Lawyer: Helicopter company must pay for deadly crash

A Las Vegas jury “can make the helicopter tour industry safer” by awarding millions of dollars to the families of four people who died in a 2011 crash, a lawyer argued Thursday.

“You can raise the bar of safety,” attorney Gary Robb told jurors. “You have the power, and I urge you with every fiber of my being to use it.”

The Missouri lawyer represents the families of two married couples who died in the Dec. 7, 2011, crash near Lake Mead. In 2009, Forbes magazine described Robb as “the most successful helicopter-crash plaintiff attorney in the country.”

Jurors heard four hours of closing arguments Thursday in the case against Sundance Helicopters Inc. They are expected to begin their deliberations this morning.

Investigators with the National Transportation Safety Board said a worn lock nut came loose in a Sundance tour helicopter, causing the aircraft to spin upward out of control, then make a sharp turn and rapid descent before crashing.

They determined that a self-locking nut in the rotor mechanism had been reused in violation of guidelines. Other contributing factors were “the improper or non-use of a split pin (or ‘cotter pin’) to secure the degraded nut, in additional to an in­adequate post-maintenance inspection.”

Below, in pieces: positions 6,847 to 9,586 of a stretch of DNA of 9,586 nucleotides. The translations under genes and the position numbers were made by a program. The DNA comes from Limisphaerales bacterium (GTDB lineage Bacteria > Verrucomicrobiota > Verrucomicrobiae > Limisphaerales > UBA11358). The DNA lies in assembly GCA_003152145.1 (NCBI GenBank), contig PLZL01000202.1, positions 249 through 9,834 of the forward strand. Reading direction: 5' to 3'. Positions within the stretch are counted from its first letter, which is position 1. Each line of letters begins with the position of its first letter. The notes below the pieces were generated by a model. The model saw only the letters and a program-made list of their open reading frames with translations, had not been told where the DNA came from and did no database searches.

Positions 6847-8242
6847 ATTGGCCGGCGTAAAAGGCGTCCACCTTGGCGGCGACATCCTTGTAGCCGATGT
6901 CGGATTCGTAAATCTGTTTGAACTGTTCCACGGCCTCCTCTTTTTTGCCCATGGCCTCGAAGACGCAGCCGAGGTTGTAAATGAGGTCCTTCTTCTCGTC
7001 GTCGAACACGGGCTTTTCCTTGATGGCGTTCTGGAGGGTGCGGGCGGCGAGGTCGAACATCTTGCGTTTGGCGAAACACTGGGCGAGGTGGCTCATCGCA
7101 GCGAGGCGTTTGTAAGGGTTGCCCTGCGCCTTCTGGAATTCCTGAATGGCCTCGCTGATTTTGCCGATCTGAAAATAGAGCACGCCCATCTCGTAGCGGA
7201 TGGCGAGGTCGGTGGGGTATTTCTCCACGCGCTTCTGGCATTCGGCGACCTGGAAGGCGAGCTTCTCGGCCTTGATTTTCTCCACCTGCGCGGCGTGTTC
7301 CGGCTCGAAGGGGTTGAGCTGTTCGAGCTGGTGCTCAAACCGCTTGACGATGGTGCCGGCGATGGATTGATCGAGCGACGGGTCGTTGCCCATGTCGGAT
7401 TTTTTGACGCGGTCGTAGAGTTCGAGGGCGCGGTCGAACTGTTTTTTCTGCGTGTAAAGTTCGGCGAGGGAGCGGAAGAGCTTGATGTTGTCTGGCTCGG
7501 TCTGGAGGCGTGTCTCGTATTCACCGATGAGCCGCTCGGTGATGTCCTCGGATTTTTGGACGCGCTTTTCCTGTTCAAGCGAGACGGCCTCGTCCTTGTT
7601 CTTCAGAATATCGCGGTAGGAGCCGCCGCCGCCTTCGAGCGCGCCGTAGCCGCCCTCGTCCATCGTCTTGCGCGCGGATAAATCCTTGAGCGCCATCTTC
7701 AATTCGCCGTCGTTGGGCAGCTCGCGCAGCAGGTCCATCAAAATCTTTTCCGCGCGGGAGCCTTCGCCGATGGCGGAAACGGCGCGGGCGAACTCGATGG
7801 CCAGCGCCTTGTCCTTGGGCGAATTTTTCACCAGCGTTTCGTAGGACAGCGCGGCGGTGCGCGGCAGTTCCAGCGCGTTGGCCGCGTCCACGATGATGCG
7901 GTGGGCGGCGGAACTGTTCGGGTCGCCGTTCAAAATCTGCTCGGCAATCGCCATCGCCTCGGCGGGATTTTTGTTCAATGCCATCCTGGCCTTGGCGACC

The Eurocopter AS350-B2 was returning to McCarran International Airport from a twilight flight over Hoover Dam and Lake Mead when it suddenly made the strange maneuver before plunging into a ravine in the River Mountains, 14 miles east of Las Vegas. The heli­copter then broke into pieces and burned.

Killed in the crash were Lovish Bhanot, 28, and Anupama Bhola, 26, a honeymooning couple from India; Delwin and Tamara Chapman, both 49, a couple from Kansas, who were celebrating their 25th wedding anniversary; and the 31-year-old pilot, Landon Nield.

Robb said the passengers heard the pilot scream as they experienced a “horrific descent and G-forces unimaginable.”

Attorney Timothy Ryan, who represents Sundance Helicopters, said the case “isn’t about whether there was a tragic accident.”

“Five people died. Stop saying four,” Ryan said after listening to Robb’s argument.

Contact reporter Carri Geer Thevenot at or 702-384-8710. Find her on Twitter: @CarriGeer.

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